Colchicum corms are pretty large, with waxy, dark-brown, leathery skin. When selecting Colchicum corms, look for ones that are firm, dense, and heavy. We planted a number of colchicum corms several years ago at the edge of my Stewartia Garden. I also have them growing along my front carriage road and a few in my White Garden.

The scientific name comes from Colchis, a region on the coast of the Black Sea. The name Colchicum alludes to the poisonous qualities of the species. The plant contains an alkaloid known as colchicine, which is found in all parts, but mostly in the seeds. Colchicum typically blooms from September to November. This is among the largest of colchicum varieties, ‘Giant,’ with its bright lilac colored flowers and white centers.

Once open, Colchicums produce goblet-like blooms in shades of pink, violet, or white. They are large striking flower heads, with white at the base leading to pale pink at the apex.

Some of the varieties we’ve planted at the farm include ‘Lilac Wonder’, ‘Waterlily’, ‘Dick Trotter’, Colchicum byzantinum, and Colchicum bornmuelleri. This one is “Waterlily” – a double petaled cultivar in soft pink.

Here’s a closer look at ‘Waterlily’. ‘Waterlily’ is a hybrid resulting from a cross of Colchicum autumnale ‘Alboplenum’ and Colchicum speciosum ‘Album’. Each flower resembles the form of a water lily, hence the cultivar name.

When the weather is mild, colchicum’s flowers begin to unfurl. Most Colchicum plants produce their flowers without any foliage. This is why these flowers were first known by the common name “naked boys.” In the Victorian era, they were also called “naked ladies.”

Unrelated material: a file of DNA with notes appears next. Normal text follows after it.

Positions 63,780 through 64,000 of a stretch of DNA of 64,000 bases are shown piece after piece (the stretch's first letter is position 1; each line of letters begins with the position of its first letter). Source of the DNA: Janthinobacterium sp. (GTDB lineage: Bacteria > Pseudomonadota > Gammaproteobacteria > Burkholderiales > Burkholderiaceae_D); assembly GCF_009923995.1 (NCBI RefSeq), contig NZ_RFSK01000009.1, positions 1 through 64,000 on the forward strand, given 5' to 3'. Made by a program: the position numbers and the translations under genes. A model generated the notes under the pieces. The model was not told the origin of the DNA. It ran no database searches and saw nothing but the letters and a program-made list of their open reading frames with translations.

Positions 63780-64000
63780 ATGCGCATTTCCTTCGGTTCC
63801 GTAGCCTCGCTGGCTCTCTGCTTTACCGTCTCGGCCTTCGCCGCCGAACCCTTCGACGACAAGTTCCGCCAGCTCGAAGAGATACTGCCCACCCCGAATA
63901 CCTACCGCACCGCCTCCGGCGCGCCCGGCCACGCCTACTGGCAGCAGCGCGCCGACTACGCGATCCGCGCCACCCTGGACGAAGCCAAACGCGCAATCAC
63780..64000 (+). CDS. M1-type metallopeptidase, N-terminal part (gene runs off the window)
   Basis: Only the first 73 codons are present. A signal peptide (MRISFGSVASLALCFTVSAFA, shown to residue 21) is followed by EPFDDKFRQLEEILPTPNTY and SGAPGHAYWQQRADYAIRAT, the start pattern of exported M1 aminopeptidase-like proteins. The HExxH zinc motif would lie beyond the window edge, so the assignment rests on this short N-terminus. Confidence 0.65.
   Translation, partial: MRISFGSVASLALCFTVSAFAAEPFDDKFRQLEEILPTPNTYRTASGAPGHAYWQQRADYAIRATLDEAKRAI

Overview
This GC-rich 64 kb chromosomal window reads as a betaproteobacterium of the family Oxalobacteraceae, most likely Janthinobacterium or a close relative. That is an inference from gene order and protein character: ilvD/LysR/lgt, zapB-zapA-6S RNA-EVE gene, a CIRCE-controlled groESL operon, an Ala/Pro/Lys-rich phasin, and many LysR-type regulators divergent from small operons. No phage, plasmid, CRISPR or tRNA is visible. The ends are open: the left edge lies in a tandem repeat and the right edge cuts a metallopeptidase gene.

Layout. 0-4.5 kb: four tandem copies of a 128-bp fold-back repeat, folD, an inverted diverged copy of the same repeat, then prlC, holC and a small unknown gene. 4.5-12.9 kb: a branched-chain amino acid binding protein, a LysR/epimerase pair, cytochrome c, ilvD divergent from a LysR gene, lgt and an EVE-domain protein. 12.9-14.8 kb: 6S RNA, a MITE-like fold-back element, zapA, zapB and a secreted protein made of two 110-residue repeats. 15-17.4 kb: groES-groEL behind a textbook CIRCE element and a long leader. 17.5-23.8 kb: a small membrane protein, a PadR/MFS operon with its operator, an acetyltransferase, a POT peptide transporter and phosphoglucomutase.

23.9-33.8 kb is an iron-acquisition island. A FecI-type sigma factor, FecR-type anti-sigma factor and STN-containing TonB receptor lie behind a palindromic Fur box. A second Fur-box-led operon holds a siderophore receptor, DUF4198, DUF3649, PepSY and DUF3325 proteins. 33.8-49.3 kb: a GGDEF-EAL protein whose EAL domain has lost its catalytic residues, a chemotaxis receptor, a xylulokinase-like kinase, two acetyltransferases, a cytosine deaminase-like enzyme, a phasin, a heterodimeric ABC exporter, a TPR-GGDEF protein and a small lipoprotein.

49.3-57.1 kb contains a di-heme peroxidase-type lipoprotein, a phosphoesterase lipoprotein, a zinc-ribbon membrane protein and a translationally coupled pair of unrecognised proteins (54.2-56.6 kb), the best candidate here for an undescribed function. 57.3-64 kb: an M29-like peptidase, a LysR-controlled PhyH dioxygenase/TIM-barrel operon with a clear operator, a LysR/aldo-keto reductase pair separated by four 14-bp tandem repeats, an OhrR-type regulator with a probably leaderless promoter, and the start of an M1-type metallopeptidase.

Colchicums are quite delicate but spread nicely in the autumn garden. Colchicum is a good pollen source for bees in fall when little else is available for them. And, because Colchicums are toxic, they provide a natural way to repel animals such as deer, mice, squirrels, and moles. This variety has reddish violet flowers and is one of the darkest colors of this group.

The white variety is growing in my White Garden just outside my Winter House. It’s called ‘Album’ and has large, bright, vase-shaped blooms.

Another variety is called Colchicum byzantinum. It is an early fall-blooming Colchicum which bears up to 20 small, funnel-shaped, soft lilac flowers that are four to six inches long.

Colchicum is best grown in a sheltered spot that enjoys afternoon sun because this encourages a good succession of wide-open flowers.

Colchicum corms should be planted six to nine inches apart, but don’t worry – look how plentiful they grow once established.

Colchicum looks great clustered together. Planting in groups will create many colorful patches.

Over the years, they’ve multiplied in numbers here at the farm. These line the carriage road near my front gate. I love how they dot the garden with pops of bright pink. And If we’re lucky, some of these blooms will last into November.


7 Stunning Stargazing Events To Add To Your Fall Calendar

Stacey Leasca reporting on the Fall celestial sights that can be seen for Real Simple.

As Henri Poincaré, a French mathematician and theoretical physicist once wrote, “Astronomy is useful because it raises us above ourselves; it is useful because it is grand… It shows us how small is man’s body, how great his mind, since his intelligence can embrace the whole of this dazzling immensity, where his body is only an obscure point, and enjoy its silent harmony.”